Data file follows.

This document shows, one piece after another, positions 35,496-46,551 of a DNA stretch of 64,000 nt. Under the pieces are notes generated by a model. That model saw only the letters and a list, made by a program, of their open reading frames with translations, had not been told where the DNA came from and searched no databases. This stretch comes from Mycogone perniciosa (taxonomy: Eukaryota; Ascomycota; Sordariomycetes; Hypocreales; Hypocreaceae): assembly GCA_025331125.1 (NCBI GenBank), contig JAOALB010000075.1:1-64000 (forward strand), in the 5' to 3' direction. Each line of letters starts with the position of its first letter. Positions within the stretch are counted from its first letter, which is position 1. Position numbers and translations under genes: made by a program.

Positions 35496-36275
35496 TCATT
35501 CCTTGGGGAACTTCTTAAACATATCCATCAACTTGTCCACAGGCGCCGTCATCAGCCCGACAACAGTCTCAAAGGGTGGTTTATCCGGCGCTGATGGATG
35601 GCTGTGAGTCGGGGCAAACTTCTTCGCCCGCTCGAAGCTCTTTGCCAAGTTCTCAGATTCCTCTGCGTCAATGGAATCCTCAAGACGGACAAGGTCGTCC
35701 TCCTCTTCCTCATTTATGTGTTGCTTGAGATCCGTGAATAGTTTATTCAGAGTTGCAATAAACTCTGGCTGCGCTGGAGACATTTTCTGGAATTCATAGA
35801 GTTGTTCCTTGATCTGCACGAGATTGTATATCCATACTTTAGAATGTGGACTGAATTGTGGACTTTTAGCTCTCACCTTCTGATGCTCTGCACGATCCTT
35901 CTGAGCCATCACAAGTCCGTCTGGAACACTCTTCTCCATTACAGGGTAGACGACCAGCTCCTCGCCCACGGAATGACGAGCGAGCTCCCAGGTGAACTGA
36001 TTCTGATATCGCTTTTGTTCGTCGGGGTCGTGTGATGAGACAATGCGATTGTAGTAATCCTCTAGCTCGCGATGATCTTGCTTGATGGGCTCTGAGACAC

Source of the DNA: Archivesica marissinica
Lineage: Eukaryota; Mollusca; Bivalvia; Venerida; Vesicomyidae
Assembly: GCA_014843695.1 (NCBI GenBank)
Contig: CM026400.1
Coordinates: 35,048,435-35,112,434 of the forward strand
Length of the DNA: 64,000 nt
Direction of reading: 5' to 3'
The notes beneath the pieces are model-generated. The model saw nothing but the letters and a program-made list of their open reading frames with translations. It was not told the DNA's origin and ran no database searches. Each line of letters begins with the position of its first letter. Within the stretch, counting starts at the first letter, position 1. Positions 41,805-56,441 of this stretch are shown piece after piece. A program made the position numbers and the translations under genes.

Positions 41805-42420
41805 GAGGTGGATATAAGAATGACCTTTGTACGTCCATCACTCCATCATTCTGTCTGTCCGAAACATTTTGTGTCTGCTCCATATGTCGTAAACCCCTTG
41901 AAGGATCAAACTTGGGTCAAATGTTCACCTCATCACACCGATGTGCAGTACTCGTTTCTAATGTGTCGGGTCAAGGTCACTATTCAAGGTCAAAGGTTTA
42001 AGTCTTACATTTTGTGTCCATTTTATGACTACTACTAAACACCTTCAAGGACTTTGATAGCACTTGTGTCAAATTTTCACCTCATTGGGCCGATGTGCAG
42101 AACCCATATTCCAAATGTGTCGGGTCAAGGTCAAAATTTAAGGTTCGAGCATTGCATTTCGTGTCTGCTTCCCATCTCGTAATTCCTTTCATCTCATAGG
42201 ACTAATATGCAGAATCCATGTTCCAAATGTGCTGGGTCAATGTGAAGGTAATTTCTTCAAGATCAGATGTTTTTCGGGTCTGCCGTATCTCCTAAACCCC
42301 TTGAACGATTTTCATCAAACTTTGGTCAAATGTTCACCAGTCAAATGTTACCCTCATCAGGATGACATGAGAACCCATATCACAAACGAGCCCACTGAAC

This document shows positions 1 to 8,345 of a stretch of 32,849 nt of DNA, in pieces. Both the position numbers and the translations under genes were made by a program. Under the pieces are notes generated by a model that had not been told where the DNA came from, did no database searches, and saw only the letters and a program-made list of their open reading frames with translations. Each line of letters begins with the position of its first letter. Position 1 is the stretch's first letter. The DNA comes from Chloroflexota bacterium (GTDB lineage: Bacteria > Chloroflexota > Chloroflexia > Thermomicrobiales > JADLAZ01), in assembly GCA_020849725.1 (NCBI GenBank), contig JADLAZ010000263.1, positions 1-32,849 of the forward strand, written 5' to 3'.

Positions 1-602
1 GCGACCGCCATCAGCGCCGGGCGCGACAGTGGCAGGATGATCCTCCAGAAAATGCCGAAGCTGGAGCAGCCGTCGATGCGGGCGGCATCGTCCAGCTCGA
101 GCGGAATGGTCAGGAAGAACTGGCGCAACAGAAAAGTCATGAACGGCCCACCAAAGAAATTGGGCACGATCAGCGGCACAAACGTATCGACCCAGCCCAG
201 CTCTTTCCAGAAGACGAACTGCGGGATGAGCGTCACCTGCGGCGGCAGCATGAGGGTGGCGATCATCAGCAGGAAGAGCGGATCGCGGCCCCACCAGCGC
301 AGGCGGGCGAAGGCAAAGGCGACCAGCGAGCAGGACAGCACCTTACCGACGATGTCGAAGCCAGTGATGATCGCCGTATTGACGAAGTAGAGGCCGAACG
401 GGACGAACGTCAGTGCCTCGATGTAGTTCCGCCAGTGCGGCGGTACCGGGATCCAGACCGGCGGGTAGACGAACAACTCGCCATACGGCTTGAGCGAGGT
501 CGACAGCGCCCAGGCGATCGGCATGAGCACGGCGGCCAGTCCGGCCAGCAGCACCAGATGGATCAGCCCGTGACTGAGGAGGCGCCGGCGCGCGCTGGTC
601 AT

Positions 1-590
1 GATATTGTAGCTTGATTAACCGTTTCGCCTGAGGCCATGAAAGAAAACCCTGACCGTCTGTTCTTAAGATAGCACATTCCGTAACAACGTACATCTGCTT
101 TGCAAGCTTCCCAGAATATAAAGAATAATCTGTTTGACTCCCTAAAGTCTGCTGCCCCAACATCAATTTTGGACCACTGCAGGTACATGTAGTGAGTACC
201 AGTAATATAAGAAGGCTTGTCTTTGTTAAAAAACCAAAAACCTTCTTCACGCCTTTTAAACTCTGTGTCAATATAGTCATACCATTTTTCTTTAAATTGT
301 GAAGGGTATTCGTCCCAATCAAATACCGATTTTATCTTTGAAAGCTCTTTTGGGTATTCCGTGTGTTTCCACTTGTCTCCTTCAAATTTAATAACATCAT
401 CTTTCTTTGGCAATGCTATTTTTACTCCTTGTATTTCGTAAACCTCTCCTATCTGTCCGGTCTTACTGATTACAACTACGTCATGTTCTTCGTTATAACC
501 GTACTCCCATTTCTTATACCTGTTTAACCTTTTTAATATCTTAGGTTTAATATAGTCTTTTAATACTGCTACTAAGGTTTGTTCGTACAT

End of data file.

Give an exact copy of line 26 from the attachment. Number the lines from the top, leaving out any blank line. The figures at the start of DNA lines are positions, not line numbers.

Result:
Positions 1-602